Bernie painting coach 7 Southwold end in red gloss

A number of scheduled workparties, and one or two extra days, have really started to show results with coach 7 and the wagon underframe. Panelling for the coach Southwold end is measured for order, a great deal of finicky work on the inside of the doors – framing, panelling and aluminium sheet – is well in hand.

Coach roof – ready for Suffolk rain (and sun)

The doors are awkward to access, as they concertina open and closed in the step wells – when open, the leaves are back to back (and therefore can’t be got at), and when closed, the leaves are up against the step risers. Regular worker Toby patiently gets on with it (even when another volunteer opens a door which he has just glued, mended and clamped, thus removing all the clamps). As a bit of light relief, he is also building a small bar in the corner a la Titfield Thunderbolt, where we can put our cups of tea (and perhaps other liquids, later).
The entire roof and upper body sections are now complete and in gloss regency cream, apart from a couple of tweaks on some broken aluminium moulding; both headstocks will soon also be complete in black gloss, and we have made a start on the maroon gloss lower body panels. This is a much more railway-like colour than it looks in the photos, being, basically, Midland Red.
Although there’s still the panelling and trim to complete in both ends, and the ceiling in one end, the end is in sight for this phase: the underframe and brake system will follow.

Wagon underframe headstock, plates, floor spacers

The onerous task of drilling a hundred or so holes in the wagon steel underframe continues: one headstock timber cover is done, and the plates (which support the body) marked out against the solebars. The picture shows the solebars in situ, awaiting brackets and bolts, and the plates (not yet cut to length) on the top of the underframe. The coach bolts to fix the coupling drawgear timber “washers” had to be modified (well – ground down by hand, really), as the original fittings were rebated into the countersunk metal completely, presenting a flat surface looking like a flush rivet. These we could not source, so hence a lot of grinding. In fact, one of the coach bolt heads was ground a bit too far, and when the nut was tightened, the entire bolt proceeded to fold up its remains of a head and pull through the hole. One lives and learns.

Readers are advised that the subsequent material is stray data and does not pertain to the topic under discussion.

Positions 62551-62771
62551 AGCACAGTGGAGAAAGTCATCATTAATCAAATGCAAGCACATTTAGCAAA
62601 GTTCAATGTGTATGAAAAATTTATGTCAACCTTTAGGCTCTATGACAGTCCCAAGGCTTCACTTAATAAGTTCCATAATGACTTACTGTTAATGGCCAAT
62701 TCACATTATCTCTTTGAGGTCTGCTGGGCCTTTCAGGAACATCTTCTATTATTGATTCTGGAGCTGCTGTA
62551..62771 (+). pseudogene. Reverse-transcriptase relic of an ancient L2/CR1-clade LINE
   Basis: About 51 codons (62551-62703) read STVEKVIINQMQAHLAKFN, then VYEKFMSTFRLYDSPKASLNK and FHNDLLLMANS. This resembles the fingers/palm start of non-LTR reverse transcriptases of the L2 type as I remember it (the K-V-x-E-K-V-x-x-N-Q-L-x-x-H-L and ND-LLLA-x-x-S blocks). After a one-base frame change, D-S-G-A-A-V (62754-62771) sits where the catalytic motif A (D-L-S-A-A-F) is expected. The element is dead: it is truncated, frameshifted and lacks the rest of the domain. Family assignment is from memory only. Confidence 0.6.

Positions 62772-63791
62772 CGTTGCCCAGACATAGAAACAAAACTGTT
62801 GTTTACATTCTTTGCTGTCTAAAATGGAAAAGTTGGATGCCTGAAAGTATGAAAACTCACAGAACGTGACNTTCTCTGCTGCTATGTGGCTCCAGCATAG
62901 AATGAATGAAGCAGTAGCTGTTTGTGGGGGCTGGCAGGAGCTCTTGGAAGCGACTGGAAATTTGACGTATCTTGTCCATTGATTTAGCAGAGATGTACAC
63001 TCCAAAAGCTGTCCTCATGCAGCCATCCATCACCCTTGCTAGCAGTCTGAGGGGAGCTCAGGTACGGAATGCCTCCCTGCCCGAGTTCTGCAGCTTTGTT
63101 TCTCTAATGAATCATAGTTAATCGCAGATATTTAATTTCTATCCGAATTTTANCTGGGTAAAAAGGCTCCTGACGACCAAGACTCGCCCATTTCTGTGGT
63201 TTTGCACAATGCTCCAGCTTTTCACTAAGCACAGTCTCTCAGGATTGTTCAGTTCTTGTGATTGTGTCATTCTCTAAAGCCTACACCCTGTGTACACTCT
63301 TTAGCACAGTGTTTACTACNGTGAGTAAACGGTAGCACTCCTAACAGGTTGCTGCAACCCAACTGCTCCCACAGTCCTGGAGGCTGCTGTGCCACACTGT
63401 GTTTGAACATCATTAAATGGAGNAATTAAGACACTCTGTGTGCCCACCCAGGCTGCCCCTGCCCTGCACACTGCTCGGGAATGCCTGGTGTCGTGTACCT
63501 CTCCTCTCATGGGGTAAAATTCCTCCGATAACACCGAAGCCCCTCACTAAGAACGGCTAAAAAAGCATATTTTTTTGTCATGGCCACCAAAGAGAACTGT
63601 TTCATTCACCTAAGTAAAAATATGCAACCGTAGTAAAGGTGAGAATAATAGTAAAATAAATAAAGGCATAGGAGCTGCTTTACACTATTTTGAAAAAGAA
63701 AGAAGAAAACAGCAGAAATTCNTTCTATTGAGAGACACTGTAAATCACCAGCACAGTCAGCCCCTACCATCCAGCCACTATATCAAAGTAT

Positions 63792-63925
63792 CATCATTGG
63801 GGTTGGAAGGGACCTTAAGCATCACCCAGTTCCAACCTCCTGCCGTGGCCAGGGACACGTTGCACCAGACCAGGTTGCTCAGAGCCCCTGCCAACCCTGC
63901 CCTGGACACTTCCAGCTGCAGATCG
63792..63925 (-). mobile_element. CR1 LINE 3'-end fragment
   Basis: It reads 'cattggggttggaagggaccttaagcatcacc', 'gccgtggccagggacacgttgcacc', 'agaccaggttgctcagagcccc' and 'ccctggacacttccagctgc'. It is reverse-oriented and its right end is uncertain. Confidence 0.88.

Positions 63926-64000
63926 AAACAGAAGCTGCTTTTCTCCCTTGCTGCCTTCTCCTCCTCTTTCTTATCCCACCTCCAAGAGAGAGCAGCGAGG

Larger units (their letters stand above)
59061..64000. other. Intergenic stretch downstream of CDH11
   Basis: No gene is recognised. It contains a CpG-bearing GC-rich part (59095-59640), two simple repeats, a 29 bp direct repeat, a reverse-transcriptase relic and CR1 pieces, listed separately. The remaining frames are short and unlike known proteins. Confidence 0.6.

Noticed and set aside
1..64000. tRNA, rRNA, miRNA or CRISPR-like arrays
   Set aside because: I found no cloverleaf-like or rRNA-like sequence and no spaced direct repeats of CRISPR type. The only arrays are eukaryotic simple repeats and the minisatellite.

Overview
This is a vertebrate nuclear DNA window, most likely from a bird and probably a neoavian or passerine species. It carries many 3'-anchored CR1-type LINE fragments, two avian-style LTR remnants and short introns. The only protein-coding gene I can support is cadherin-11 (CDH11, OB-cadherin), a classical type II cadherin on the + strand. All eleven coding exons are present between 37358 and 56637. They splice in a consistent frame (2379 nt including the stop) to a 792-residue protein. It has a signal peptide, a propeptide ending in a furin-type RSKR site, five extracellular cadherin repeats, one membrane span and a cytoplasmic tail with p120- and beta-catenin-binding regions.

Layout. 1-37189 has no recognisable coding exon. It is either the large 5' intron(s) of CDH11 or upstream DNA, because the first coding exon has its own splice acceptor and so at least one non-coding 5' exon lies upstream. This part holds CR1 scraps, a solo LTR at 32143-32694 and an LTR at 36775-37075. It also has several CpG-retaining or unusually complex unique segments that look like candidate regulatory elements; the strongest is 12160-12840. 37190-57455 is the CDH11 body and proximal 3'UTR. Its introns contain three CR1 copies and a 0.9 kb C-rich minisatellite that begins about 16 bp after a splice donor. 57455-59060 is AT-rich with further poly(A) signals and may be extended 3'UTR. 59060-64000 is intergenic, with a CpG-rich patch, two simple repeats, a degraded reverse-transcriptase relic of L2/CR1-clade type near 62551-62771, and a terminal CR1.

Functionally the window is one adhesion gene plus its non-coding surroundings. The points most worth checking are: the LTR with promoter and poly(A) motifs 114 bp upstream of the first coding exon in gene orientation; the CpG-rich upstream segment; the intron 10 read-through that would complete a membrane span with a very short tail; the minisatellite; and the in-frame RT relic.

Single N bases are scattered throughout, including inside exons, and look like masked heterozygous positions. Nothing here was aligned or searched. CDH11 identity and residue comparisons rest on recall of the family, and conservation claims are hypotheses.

Wagon underframe with hardwood solebars, and (as yet unfitted) base plates. The rogue coachbolt is one of those protruding from the headstock (see text)

Two of the rails recently collected have been cut to length, drilled for fishplates (very nice new ones from GB Rail), and also drilled at 24” intervals for the M12 studding which holds them to gauge. One of the rails turned out to have annealed (or perhaps been in a bonfire), as it blunted three or four very expensive hole cutters, and seven or eight high-quality drill bits. When you have already blunted a number of bits, using proper cutting fluid, and the 13mm (or 19mm) diameter hole is still a shallow depression about 2mm deep – you begin to wonder about the resilience of some materials.
The track panel – of about 10 feet – will be plated onto the existing panel under the coach underframe, so we can safely attempt to roll it, to see whether it does in fact roll, and if so, what condition the wheels, suspension and axleboxes are in.

Visible progress with rolling stock